Penn State Scandal: Sanctions, Reputational Loss & Civil Suits


Penn State Scandal: Sanctions, Reputational Loss & Civil Suits

First came the scandal that rocked the country after learning that former assistant football coach Jerry Sandusky of Penn State University was accused and later found guilty of 45 counts of child sex abuse. To make matters even worse, there were high-level individuals at Penn State that were aware of the allegations but seemingly did not take action and, more astonishingly, are being accused of taking steps to cover up what was going on.

Then last month the NCAA hit Penn State with a $60-million sanction and a vacation of all wins dating back to 1998. The university is also required to reduce 10 initial and 20 scholarships each year for a four-year period. The $60-million sanction, according to the NCAA, was equivalent to the average annual revenue of the football program. Penn State is ordered to pay the penalty funds into an endowment for “external programs preventing child sexual abuse or assisting victims and may not be used to fund such programs at the university.”

The Big Ten Council, which oversees the Big Ten college football conference, also censured Penn State with a $13 million fine.

On the heels of these sanctions, State Farm announced that it has pulled its sponsorship out of Penn State football. The insurer will no longer advertise at Beaver Stadium or during television and radio broadcasts of the Nittany Lions’ home games. “It’s not an image issue … we’re just doing what’s right,” said State Farm spokeswoman Arlene Lester. “We don’t want to be a supporter of something that’s not right in a community.”

The combined $73 million in fines and penalties will likely not be covered by Penn States’ insurance coverage. What’s more, the university faces complex civil lawsuits after Sandusky’s conviction. Some estimates have the university’s exposure at $100 million or more, especially in light of investigative counsel Louis Freeh’s report detailing Sandusky’s predations and administrators’ efforts to hide them. This estimated amount doesn’t include Penn State’s legal defense cost or what it has done to its reputation.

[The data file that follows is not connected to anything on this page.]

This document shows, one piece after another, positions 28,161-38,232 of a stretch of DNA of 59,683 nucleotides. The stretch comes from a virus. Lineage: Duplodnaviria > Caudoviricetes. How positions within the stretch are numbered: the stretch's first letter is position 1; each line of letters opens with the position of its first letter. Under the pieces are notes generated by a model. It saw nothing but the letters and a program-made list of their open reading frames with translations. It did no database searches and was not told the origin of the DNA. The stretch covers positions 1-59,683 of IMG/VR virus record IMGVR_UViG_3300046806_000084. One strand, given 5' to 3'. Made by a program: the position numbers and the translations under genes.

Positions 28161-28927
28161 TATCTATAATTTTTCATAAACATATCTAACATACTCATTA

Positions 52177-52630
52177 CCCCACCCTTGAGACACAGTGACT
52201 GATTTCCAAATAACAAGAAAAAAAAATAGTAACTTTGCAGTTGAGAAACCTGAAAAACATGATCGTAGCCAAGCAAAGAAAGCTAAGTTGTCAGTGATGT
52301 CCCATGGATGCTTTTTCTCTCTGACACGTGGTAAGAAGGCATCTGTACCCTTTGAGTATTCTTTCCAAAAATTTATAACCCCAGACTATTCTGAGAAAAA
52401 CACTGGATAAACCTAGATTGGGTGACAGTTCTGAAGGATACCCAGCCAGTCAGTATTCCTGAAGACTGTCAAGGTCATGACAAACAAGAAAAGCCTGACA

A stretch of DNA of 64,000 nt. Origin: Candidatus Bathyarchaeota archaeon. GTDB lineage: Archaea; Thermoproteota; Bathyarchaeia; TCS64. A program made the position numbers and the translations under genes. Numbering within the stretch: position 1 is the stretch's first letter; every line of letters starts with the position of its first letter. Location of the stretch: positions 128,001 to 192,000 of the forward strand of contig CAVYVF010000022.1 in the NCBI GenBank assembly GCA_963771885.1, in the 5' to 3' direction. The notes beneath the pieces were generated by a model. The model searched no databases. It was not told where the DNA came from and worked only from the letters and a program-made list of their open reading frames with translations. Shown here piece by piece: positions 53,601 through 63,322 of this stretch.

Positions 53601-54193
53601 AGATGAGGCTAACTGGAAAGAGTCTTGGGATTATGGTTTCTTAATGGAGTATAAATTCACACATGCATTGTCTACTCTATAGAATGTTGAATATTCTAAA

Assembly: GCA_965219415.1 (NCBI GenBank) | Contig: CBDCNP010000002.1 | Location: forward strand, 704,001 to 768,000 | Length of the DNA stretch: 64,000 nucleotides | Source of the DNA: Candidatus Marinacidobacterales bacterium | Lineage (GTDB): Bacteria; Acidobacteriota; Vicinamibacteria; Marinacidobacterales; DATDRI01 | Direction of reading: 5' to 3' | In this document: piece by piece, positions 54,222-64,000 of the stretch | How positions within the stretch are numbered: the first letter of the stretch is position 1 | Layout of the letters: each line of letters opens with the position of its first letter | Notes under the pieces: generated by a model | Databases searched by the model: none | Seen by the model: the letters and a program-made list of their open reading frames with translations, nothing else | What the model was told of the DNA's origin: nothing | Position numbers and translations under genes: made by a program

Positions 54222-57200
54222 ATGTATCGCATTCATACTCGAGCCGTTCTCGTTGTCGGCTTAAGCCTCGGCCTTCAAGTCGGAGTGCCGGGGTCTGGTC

Responsibility to Act

As we discussed in prior articles, educators and individuals at all schools have the responsibility to act when faced with actions that endanger its students. What happened with Penn State is a wake-up call to every school throughout the country to ensure that proper risk management policies and communication protocols are in place. In the words of NCAA’s Mark Emmert, “These events should serve as a call to every single school and athletics department to take an honest look at its campus environment and eradicate the ‘sports are king’ mindset that can so dramatically cloud the judgment of educators.”

An education insurance program from Caitlin-Morgan MGU can protect your client’s entity and organization. We provide coverage to many types of educational facilities including higher education facilities such as universities, public schools, private & charter schools and special needs.